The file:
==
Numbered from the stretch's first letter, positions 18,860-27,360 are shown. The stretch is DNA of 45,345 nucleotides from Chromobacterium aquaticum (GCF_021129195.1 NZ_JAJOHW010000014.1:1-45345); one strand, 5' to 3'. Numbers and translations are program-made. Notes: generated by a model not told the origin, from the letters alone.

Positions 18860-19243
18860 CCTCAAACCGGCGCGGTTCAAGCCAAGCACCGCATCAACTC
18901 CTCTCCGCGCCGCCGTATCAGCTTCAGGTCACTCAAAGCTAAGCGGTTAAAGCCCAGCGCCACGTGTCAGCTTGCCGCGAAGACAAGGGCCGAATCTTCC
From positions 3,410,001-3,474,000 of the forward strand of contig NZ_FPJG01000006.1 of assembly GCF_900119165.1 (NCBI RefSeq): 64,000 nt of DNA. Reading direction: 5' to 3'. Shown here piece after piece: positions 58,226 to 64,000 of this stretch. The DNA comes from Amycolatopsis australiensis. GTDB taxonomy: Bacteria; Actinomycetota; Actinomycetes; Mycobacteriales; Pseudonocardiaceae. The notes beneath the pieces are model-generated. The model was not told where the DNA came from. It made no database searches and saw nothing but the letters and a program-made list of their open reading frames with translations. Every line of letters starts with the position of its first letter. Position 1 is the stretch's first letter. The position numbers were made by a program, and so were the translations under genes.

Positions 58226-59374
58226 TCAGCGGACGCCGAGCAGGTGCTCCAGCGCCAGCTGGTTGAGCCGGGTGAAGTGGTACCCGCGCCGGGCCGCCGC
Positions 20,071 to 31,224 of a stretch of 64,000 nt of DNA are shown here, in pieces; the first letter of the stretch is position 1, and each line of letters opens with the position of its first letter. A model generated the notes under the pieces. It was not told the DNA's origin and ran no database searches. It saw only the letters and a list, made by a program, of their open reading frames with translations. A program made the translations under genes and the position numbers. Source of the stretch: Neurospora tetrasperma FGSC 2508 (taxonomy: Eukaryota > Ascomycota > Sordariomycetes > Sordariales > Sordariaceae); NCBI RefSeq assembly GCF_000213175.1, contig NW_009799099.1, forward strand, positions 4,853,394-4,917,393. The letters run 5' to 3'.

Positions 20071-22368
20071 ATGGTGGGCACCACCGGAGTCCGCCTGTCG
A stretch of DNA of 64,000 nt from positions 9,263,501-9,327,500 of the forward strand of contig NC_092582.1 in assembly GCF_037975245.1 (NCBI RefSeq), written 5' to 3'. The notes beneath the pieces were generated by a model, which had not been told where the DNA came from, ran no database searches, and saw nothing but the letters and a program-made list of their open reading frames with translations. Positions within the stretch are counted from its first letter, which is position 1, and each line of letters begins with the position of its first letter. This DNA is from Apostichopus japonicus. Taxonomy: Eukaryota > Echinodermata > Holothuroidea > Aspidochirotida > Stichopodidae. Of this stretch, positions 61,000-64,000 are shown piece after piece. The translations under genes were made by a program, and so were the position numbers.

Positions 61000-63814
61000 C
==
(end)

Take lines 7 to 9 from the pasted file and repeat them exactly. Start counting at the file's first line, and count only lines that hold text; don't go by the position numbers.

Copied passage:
58226 TCAGCGGACGCCGAGCAGGTGCTCCAGCGCCAGCTGGTTGAGCCGGGTGAAGTGGTACCCGCGCCGGGCCGCCGC
Positions 20,071 to 31,224 of a stretch of 64,000 nt of DNA are shown here, in pieces; the first letter of the stretch is position 1, and each line of letters opens with the position of its first letter. A model generated the notes under the pieces. It was not told the DNA's origin and ran no database searches. It saw only the letters and a list, made by a program, of their open reading frames with translations. A program made the translations under genes and the position numbers. Source of the stretch: Neurospora tetrasperma FGSC 2508 (taxonomy: Eukaryota > Ascomycota > Sordariomycetes > Sordariales > Sordariaceae); NCBI RefSeq assembly GCF_000213175.1, contig NW_009799099.1, forward strand, positions 4,853,394-4,917,393. The letters run 5' to 3'.

Positions 20071-22368